2024 forecast: Good for charter flyers, for charter operators, not so much

Private jet charter operators and aircraft owners could be squeezed in 2024 as charter rates drop while operating costs continue to increase.

By Doug Gollan, February 1, 2024

Charter customers, both on-demand and via jet cards and memberships, can look forward to better pricing in 2024.

It’s the same story as last year, and while consumers may find it a good read, it may not be so pleasant for operators.

Lower charter demand

Two opposing forces don’t show any letup just four weeks into the new year.

The demand side is lower.

During the first four weeks of 2024, charter and fractional segments in the U.S. were down 5%, according to WingX.

What’s more, several operators say as fractional programs received more aircraft in the last two years and shareowners have moderated their flying, the fractionals, which guarantee availability on as little as four-to-six hours’ notice, have less need to go off-fleet.

Executives say that had been a lucrative source of high-yield charter revenue over the past three years.

“I think if you look at the business model for most of the fractionals, a 10% drop in traffic for them is probably worth 5% profit. The fractionals work better when they do not have to (go off-fleet to) charter (when there is too much demand),” says Al Whyte, the Editor of Corporate Jet Investor.

“Fractionals have stringent requirements on aircraft age, cabin interior, pilot experience, and so they pay a premium to Joe Smith, who is calling three brokers to get the lowest price and will take a 25-year old Learjet,” says one operator.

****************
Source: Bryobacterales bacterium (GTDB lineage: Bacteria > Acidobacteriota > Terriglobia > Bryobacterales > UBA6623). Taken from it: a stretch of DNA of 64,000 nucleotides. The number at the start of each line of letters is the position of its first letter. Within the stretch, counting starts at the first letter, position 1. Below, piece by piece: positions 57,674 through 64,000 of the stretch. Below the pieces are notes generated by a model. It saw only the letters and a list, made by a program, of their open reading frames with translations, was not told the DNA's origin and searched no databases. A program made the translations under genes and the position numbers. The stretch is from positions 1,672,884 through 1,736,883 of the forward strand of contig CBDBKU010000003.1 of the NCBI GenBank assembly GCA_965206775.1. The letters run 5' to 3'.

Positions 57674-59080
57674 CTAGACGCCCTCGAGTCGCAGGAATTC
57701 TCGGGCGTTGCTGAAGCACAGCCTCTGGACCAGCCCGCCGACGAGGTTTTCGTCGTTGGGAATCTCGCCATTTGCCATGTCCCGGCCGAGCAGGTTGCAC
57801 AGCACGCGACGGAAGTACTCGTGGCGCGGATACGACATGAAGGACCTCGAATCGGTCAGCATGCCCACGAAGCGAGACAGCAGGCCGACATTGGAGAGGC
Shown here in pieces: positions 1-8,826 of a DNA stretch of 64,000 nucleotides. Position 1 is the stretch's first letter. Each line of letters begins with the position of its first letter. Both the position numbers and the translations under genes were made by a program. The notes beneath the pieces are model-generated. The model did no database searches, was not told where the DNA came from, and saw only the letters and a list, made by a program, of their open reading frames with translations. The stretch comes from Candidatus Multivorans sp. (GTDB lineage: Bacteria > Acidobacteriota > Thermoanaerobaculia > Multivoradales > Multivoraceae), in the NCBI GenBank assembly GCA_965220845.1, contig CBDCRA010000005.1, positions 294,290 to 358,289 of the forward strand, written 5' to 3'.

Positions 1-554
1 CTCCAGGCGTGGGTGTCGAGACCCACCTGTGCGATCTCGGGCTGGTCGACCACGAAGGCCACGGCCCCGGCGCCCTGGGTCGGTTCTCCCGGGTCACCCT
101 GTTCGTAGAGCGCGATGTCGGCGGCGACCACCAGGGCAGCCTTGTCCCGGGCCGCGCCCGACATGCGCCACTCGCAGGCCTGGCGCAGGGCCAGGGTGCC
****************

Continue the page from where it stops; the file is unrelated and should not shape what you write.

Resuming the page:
Guaranteed revenue programs, which flight providers – both fractional and jet cards – use to block time on charter operator fleets specifically for their customers, are not needed in the same volume as during the Covid surge in demand.

One operator says he went from having multiple GRPs covering half of his fleet to zero.

During the spike in private jet flying, Wheels Up paid FlyExclusive $37.5 million to block availability on 30 of its jets.

It guarantees availability to members at capped hourly rates and often found itself paying more for flights than it was taking in.

On-demand brokers who had more informally fronted money to operators so when they called for a client, there would be a jet, say they no longer have to do that.

Price concerns

On the customer side, increased prices remain the number one reason flyers say they are considering changing providers, even if it is lower than in 2022.

Back then, 62.4% of jet card and fractional users cited high prices as the top reason for wanting to switch.

Second was Flight delays, changes, and cancelations at 33.6%.

In 2023, increased prices were number one but fell to 55.3%.

At the same, 37.4% cited delays and cancelations, an 11.3% increase.

Moreover, those flyers citing poor communication when something goes wrong increased from 20.8% to 24.1%.

In other words, despite lower demand, supply chain, and labor issues have made operating as tricky as ever.

READ: Why private aviation’s supply chain and labor crisis isn’t going away

Let’s make a deal

Regarding pricing, the hourly cost for fixed-rate, guaranteed availability jet cards fell 8.5% from Q4 2022 to Q4 2023.

Yet, they were still 27.9% more than the FET-free promotions of 2020 and 21.4% higher than pre-Covid prices.

Buyers are also getting more concessions from the jet card and membership providers.

The percentage of subscribers to Private Jet Card Comparisons who negotiated free hours increased by 39% year-over-year.

Those who were able to gain flight credits jumped by 67%.

With prices going down, more buyers were also able to negotiate rate lock extensions, the period those contracted rates are guaranteed.

Subscribers who say they negotiated rate locks beyond what was offered increased by more than 500%.

READ: 7 things you can negotiate when buying a jet card

Private jet operating costs